Chapter 21 Lymphatic System Study Guide
Chapter 21 Lymphatic System Study Guide BMSP 2146
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This 0 page Study Guide was uploaded by Monica Ricci on Friday February 12, 2016. The Study Guide belongs to BMSP 2146 at Virginia Polytechnic Institute and State University taught by Dr. Gillian in Spring 2016. Since its upload, it has received 153 views. For similar materials see Human Physiology & Anatomy II in Animal Science and Zoology at Virginia Polytechnic Institute and State University.
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Date Created: 02/12/16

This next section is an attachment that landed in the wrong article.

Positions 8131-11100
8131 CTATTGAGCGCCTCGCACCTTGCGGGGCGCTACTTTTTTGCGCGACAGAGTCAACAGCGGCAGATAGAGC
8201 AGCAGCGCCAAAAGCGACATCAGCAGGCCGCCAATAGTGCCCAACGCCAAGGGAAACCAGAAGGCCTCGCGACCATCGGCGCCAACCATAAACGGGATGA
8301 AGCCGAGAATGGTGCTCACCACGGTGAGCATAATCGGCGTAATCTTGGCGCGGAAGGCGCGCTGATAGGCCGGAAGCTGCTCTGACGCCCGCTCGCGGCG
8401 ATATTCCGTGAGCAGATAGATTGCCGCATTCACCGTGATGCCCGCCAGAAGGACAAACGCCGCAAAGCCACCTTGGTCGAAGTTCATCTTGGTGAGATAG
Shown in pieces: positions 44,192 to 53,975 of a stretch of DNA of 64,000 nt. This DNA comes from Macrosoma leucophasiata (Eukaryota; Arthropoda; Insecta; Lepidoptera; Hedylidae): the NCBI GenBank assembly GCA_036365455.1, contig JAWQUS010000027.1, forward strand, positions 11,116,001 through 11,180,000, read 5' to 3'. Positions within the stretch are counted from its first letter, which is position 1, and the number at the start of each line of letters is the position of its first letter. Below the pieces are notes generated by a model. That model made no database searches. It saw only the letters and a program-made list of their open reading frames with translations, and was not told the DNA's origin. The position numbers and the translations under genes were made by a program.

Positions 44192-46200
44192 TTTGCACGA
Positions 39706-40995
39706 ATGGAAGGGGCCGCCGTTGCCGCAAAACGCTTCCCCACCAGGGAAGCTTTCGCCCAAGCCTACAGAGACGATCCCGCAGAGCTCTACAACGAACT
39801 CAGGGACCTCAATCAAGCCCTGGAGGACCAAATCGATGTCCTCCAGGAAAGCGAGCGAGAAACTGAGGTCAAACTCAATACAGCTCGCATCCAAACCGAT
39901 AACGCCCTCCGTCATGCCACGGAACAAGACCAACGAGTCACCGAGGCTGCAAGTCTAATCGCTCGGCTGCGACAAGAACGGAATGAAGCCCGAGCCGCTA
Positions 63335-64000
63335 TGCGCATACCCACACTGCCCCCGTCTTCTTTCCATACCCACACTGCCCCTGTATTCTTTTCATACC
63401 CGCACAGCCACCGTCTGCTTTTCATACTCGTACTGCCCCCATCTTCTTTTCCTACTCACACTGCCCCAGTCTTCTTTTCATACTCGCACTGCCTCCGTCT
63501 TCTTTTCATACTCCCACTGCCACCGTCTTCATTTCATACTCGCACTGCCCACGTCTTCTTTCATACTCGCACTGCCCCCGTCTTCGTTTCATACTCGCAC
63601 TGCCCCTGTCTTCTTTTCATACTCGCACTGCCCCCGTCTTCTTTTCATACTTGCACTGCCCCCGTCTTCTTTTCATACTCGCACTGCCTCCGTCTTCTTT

Chapter 21 Explain the three functions of the lymphatic system 1 Fluid recovery uid continually lters from capillaries into tissue spaces capillaries absorb 85 and 15 enters lymphatic then returns to blood 2 lmmunity ltered uid picks up foreign cells from tissues passes through lymph nodes where immune cells are activate immune response 3 Lipid absorption lacteals in small intestine absorb dietary lipids that capillaries don t Immune system not organ system population of cells inhabiting organs concentrated in lymphatic organs Lymphatic system organs and veins that recover uid inspect disease activate immune responses returns uid to blood Describe lymph How is lymph different from blood plasma Lymph recovered uid clear colorless extracellular uid that has entered a lymphatic capillary Lymphatic vessels transports lymph valves goes to larger and larger vessels Tunica interna endothelium and valves Tunica media elastic bers smooth muscle Tunica externa thin outer layer Lymphatic tissue aggregates lymphocytes and macrophages that populate many organs in body Lymphatic organs defense cells concentrated in them separated from each other by connective tissue capsules What features of lymphatic capillaries differentiate them from blood capillaries Terminal lymphatics penetrate nearly every body tissue closed at one end Endothelial cells that overlap each other gaps allow bacteria to enter valvelike aps when interstitial uid pressure is high After lymph enters lymphatic capillaries what vessels does it ow through before it enters the bloodstream Lymphatic capillaries Collecting vessels course through many lymph nodes Six lymphatic trunks drain major portions of body Two collecting ducts right lymphatic thoracic tgglrgsgz Cardiovascular system PulmonaryF circuit Lymph nodes What is the function of valves in lymphatic vessels 7 7 Prevents ow lr unks 39 I Su lboleviah vein Copyright The McGrawHill Compames Inc Permission requlred for reproduction or display 39V 39 39 Superior II in Coeol g vena cava vessels V Lymph Lymph flows forward through open valves 7 Systemic circuil Lymphalllo 4quot 39 capillaries 3Fquot ELIJ quotV39 7 L f k n Closed valves prevent bacllelow b a Thle MoGraw llill Companies lncJDeInnis Strelle photographer Label the two lymphatic ducts and describe which portions of the body are drained by each Which begins at the cisterna chyli Right lymphatic receives from right armheadthorax empties into RIGHT SUBCLAVIAN VEIN Thoracic duct larger and longer begins at sac in abdomen CISTERNA CHYLI receives from below diaphragm left armheadneckthorax empties into LEFT SUBCLAVIAN VEIN Flight jugular uan f Drained Highl lymphatic taunt cm 7 Blamed by flight by lymphatic l thoracic duct duct 1139 l I 3 quotn ED 3 8 1 39l v 39 V 239 1 L 4 4l r 39Iquot g int n millIll illsi w l l j 39a g m l 39 quot1quotquot Arl 3 I m Diaphragm Cismrna clwli In testinal trunk Rig WU5 trunk Left lumbar lrunk A 43 3 139 Ir 39 39l c Describe the forces that aid in the ow of lymph Forces similar to venous ow but NO PUMP Lymph ows at low pressure Slower than venous blood Moved along by contractions of lymphatic vessels Skeletal muscle pump contracting muscles squeeze blood out of vein or lymphatic vessel Arterial pulsation squeezes lymphatic vessels Thoracic Dump aids flow from abdominal to thoracic cavity Valves prevent backward flow Subclavian veins with rapidly owing blood draws lymph in Exercise increases lymphatic return and why Name the major types of cells of the lymphatic system and state their functions Natural killer cells large lymphocytes attackdestroy bacteria transplanted tissue host cells with viruses cancerous cells T lymphocytes mature in thymus B lymphocytes mature in bone marrow activation causes proliferationdifferentiation into PLASMA CELLS that produce ANTIBODIES Macrophages develop from monocytes very large phagocytic in connective tissue phagocytize tissue debris dead neutrophils foreign matter antigen presenting display fragments to T cells alerting immune system Dendritic cells branched mobile antigen presenting cells in epidermismucous membranes lymphatic organs alert immune system to pathogens Reticular cells branched stationary cells stroma of lymphatic organs antigen presenting cells in thymus Name and describe the types of lymphatic tissue Lymphatic tissue aggregations of lymphocytes in connective tissues of mucous membranes and various organs Diffuse lymphatic tissue simplest form scattered lymphocytes body passages open to the exterior MALT mucosaassociated lymphatic tissue Lymphatic nodulesfollicles dense masses of lymphocytes and macrophages congregate in response to pathogens feature of lymph nodes tonsils and appendix Peyer patches dense clusters in the ileumdistal portion of the small intestine Name the primary and secondary organs of the lymphatic system Primary red bone marrow and thymus where T and B cells become immunocompetentable to recognize antigen Secondary lymph nodes tonsils spleen immunocompetent cells populate tissues Describe the location structure and function of the red bone marrow Red bone marrow is involved in hemopoietinblood formation and immunity Soft organ highly vascular material separated from osseous tissue by endosteum ofbone Blood cells push their way through the reticular and endothelial cells to enter sinus and flow away in blood stream Describe the location structure and function of the thymus Member of the endocrine lymphatic and immune system Houses developing lymphocytes Fibrous capsule gives of trabeculae that divide into several lobes cortex and medulla Describe the structure and function of a lymph node Most numerous lymphatic organ 450 in young adults Cleanse lymph Act as site of T and B cell activation Bean shaped with hilum Afferent lymphatic vessels lead into node Lymph leaves through 3 efferent vessels that leave hilum Fibrous capsule with trabeculae Stroma of reticular bers and reticular cells framework Parenchyma divided into cortex and medulla Stroma Capsule Heticular tissue Traibecula Cortex Suiboapsullar sinus Lymphatic nodule Glerminal center Artery and vein Cortical sinuses Medulla Medullary sinus MBdLllllaW cord Eilferent i lymphatic vessel Afferent lymphatic vessels la germinal centers B cells multiply and differentiate into plasma cell How many lymph nodes are found in a typical adult 450 Diseases Lymphadenopathy collective term Lymphadenitis swollen painful node responds to foreign antigen Lymph nodes common sites for metastatic cancer swollen rm and painless Lymphangitis bacterial infection of lymphatic vessels erythematous streaks septicemia is blood poisoning when bacteria spreads to blood Metastatic cancer cancer cells break free from original tumor enter lymphatic vessels destroy node spreads downstream Lymphedema elephantitis in arms follows breast cancer surgery Describe the locations structure and functions of tonsils Patches of lymphatic tissue at entrance to pharynx Guard against ingestedinhaled pathogens Covered with epithelium Deep pits tonsillar crypts lined with lymphatic nodules tonsillitis and tonsillectomy Three main sets Palatine pair of posterior margin of oral cavity Lingual pair at root of tongue Pharyngeal single on wall of nasopharynx Describe the location structure and function of the spleen Body s largest lymphatic organ Highly vascularvulnerable to traumainfection Splenectomy ruptured spleen Parenchyma 2 tissues Red pulp sinus lled with erythrocytes White pulp lymphocytes macrophages surrounding small branches of splenic artery Blood production in fetus Blood reservoir Erythrocyte graveyard RBC disposal White pulp monitors blood for foreign antigens Identify and describe the body39s three lines of defense against pathogens infectious toxic radiation lst line skin mucous membranes 2ncl line nonspeci c leukocytes macrophages antimicrobial proteins immune surveillance in ammation and fever 3rel line the immune system defeats pathogen memory of it fast response cellular and humoral immunity Contrast nonspeci c resistance with adaptive immunity nonspeci c guards equally against a broad range of pathogens 1st and 2nOI lines adaptive immunity prior exposure provides future protection 3rOI line Describe the defensive functions of each kind of leukocyte Neutrophils phagocytosis creates killing zone Eosinophils parasites allergens Basophils produces histamine and heparin Monocytes become macrophages Lymphocytes T cells B cells NK cells Describe the action of interferon Antimicrobial short term nonspeci c released by an infected cell to help protect neighboring cells from viruses Describe the role of the complement system in resistance and immunity Antimicrobial short term nonspeci c group of 30 proteins that aid in nonspeci c resistance and immunity De ne fever What is a pyrogen Where do pyrogens act An abnormal elevation of body temperature interferon activity elevates metabolic rate inhibits repro of bacteria Pyrogens fever producing agents raising hypothalamic set point for body temperature Describe the process of in ammation and explain what accounts for its cardinal signs Local defensive response to tissue injury trauma and infection Redness hyperemia RBCs in tissue Swellingedema increased uid ltration Heat hyperemia Pain direct injury to nerves pressure on nerves from edema pain receptors by prostaglandin bacterial toxins bradykinin Limits spread of pathogen removes debris initiates tissue repair Hyperemia bc vasodilation caused by histamine and cytokines Increased capillary permeability What suf x is used to indicate in ammation of a speci c tissue or organ quotitisquot means in ammation What occurs when histamine is released Vasodilation De ne adaptive immunity speci c immunity Speci city immunity directed at speci c pathogen Memory reexposed to same pathogen body reacts quickly with no noticeable illness Contrast cellular and humoral immunity Cellular T Cells Ridding pathogens inside human cells inaccessible to antibodies kills cells that harbor pathogens lymphocytes directly attach and destroy foreign cells Humoral B cells Mediated by antibodies that do not directly destroy a pathogen Indirect attack Only work against extracellular stage of infectious microorganisms De ne antigen epitope and hapten Antigen any molecule that triggers and immune response complex molecules with structures F hae flmsis d Lysosorme Epitopes unique to the individual proteins ofa m i39ge a x polysaccharides glycoproteins glycolipids can l39 g Mth protein distinguish self Lysosome Epitopes certain regions of an antigen molecule 595 W39m Phagesome plhegosome that stimulate Immune responses antigenic determinants Processed Haptens too small to be antigenic in themselves Antigen all antigen enzyme ITIIXII39I g I a merits combines wnth host macromolecule detergents ha 0 505mg 9 I I I I0 Q epitopes p0son Ivy dander V displayed on Antigen is m mphage Describe antigen processing and the role of degraded 3 6 99 antigen presenting cells in immunity Processing APC encounters antigen In39ternalllzes by endocytOSIs Amman DIgests It Into fragments residueis Displays epitopes in grooves of MHC VQ39UEFIW BXOCWOSIS proteIn APC Wandering T cells inspect APCs for displayed antigens self gets ignored quotnonself immune attack Key to successful defense quickly mobilizing immune cells Required to help T cells recognize antigens Dendritic cells macrophages reticular cells B cells MHC major histocompatibility complex self ID tag different except for twins Process of B Cells Born in red bone marrow undiffentiated Mature in thymus Thymosins stimulate T cells to develop antigen receptors Immunocompetent capable of recognizing antigens T cells colonize lympatic organs and tissues Describe the roles of lymphocytes involved in cellular immunity Cytotoxic T cells Killer T effectors of cellular immunity carry out attack Helper T cells Help promote TC cell and B cell action nonspeci c resistance Release of cytokines humoral and cellular immunity Memory T cells Descend from Tc cells Responsible for memory in cellular immunity Describe the role of the following structures involved in humoral immunity more indirect method of defense B lymphocytes Differentiate into PLASMA CELLS Plasma cells make ANTIBODIES Copyright The MoGraw Hill Companies Inc Permission required for reproduction or display TABLE 213 The Five Classes of Antibodies Class Structure Location and Function lgA Mommer Dimer Found as a monomer in blood plasma and mainly as a dimer in mucus tears milk saliva and intestinal secretions Sometimes also forms trimers and NK H tetramers Prevents pathogens from adhering to epithelia and penetrating underlying tissues Provides passive immunity to the newborn llgD Mlonomer A transmembrane protein of B cells thought to function in activation of B cellls by antigens lgE Monomer A transmembrane protein of basophils and mast cells Stimulates them to release histamine and other chemical mediators of inflammation and allergy important in immediate hypersensitivity reactions and in attracting eosinophils to sites of parasitic infection lllgG Nlonorner Constitutes about 80 of circulating antibodies in plasma The predominant antibody secreted in the secondary immune response IgG and lgM are the onlly antibodies with significant complementfixation activity Crosses placenta and confers temporary immunity on the fetus Includes the antiD antibodies of the Rh blood group lllgM Monomer Pentame Constitutes about 10 of circulating antibodies in plasma Monomer is a transmembrane protein of B cells where it functions as part of the antigen receptor Pentamer occurs in blood plasma and lymph The predominant K antibody secreted in the primary immune response very strong 2 Q l 39 agglutinating and complementfixation abilities includes the antiA and I I 39 antiB agglutinins of the ABO blood group How do B lymphocytes become activated What is the role of helper T cells in the activation process Plasma cells Mitochondria rough ER Immunoglobulinsantibodies Defensive gamma globulin found in blood plasma tissue uid body secretions 1 trillion different antibodies List four ways antibodies assist the immune system 1 neutralization binds pathogenic portions of antigens s Antigen Receptor inin Ii 5 MLymphocyte Antlgien recognition 2 complement xation L i i Bg ii39 in 3 agglutination binds to multiple cells sticking EL iliZEl ili39aE i Z39ii them together to immobilize them 7 4 precipitation binds to multiple antigens makes gnl i lngrejematiotnV ri FE Sllifgfce large Ag Ab complexes epitepe Helper T cell binds 1 merleukm to B cell and secretes interleukin Memory B cells Accelerated response effectors of long 7 lived responses i39iZ39rlZLi li39il 39laes B cell to divide reiiieriltedlyi and form a clone Describe Severe Combined Immunode ciency Syndrome Immune system fails to react vigorously enough Hereditary lack of T and cells I gg g ecg lgigme V y Vulnerability to opportunistic infection and must g gg m i live in protective enclosures materiel Attack Plasma cells synthesize and secrete antibody Antibody employs various means to render antigen h armless I v Tia Antibody